I loved teaching and leading study abroad programs back to Harlaxton, but my first love has always been writing, and the heavy teaching load of a two-year college didn’t allow a whole lot of time for creative projects. I did manage some on the sly, however, as you’ll see represented here.
Since 1972, I’ve written a lot of songs (over 400 by last count), recording them at home on my own terms, underground (sometimes literally). I’ve put together three self-published albums: Kangaroo (1986), Songs From the Flood Wall (1990), and Begin 2 (2010), all presented here.
It took me till sometime around 1979 before I wrote a song I felt was worthy enough to send out into the world. Then it took even longer to feel comfortable in my voice. Kangaroo was a breakthrough, the first time I felt I’d written the words I wanted to write, came up with some decent arrangements that I could record with semi-pro equipment, and was able to get the feelings across vocally.
I’ll be posting new songs here as they spring up, and you can decide what you think they’re worth. I do other kinds of writing too and, as I get time, I’ll try to post some of that here as well.
My first book, One Small Town, One Crazy Coach, was published in 2013 by Indiana University Press. It’s a true story of the magical run of the 1963 Ireland Spuds in the Indiana high school basketball tournament. I wrote it as creative non-fiction, meant to feel more like a novel than a history book. I wanted the characters to come alive off the page. People who’ve read it tell me they like it a lot. It was a labor of love. It’s not a memoir, not about me at all, but about an amazing group of people I came to love. I don’t think you’ll ever see stories like this happen in America again. It’s about a lost time, not just in Indiana high school basketball but in small town America.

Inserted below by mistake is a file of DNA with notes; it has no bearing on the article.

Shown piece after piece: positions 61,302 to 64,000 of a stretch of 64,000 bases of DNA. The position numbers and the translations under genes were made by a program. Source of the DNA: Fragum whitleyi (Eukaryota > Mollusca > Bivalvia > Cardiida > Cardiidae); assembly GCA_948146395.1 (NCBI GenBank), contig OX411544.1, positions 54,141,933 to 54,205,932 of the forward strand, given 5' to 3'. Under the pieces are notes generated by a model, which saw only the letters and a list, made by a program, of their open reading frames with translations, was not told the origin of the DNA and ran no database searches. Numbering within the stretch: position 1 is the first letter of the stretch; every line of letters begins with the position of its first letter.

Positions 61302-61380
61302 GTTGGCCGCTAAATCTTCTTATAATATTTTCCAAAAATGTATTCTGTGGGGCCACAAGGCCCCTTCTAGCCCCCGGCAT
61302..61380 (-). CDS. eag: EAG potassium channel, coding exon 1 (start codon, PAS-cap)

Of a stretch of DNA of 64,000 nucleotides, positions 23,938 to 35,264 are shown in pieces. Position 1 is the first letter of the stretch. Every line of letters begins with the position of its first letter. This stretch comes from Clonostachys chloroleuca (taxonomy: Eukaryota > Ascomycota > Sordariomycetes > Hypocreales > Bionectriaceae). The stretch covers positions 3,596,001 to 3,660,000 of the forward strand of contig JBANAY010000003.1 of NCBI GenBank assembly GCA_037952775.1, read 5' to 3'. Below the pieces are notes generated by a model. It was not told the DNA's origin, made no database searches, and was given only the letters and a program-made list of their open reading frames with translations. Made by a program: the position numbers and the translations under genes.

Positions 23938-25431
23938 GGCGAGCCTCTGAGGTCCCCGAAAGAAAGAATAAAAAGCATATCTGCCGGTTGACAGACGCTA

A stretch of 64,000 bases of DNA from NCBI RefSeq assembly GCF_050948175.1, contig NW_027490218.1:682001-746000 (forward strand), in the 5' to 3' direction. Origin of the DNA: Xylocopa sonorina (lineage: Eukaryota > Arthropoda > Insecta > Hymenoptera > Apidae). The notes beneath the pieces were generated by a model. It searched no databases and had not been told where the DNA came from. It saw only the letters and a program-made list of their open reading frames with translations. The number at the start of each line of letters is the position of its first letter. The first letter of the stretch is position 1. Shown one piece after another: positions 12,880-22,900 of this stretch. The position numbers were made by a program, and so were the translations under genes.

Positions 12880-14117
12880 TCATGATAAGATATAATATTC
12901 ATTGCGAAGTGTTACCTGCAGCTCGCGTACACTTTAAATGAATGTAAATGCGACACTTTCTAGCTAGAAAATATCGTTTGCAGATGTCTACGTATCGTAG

My second book, Reading Hemingway’s A Farewell to Arms, has just been finished. A 400-page glossary and commentary for the novel, I was asked to co-author it with the late Robert W. Lewis as part of a series on Hemingway by Kent State University Press. When Lewis died in 2013, the manuscript was unfinished. Series Editor Mark Cirino asked me to take on completing the book, and it became a full-time three-year project, by far the biggest, most challenging undertaking I’ve ever attempted. It is currently scheduled for publication in Spring 2019. I wrote more than there was space to include in the book, so you will find included here the Hemingway Blog, which has photos and appendices that are not in the book itself.
Now that I’ve finished the Hemingway project, I’ve promised myself six months devoted to music. I have a sizable backlog of songs to record. But after that, I have a number of other book-length projects planned, including a novel and a book on Bob Dylan and the Beatles. Hopefully, I have enough years left in me to get them done.
Come back often for updates and please post comments. I’d very much enjoy hearing what you think.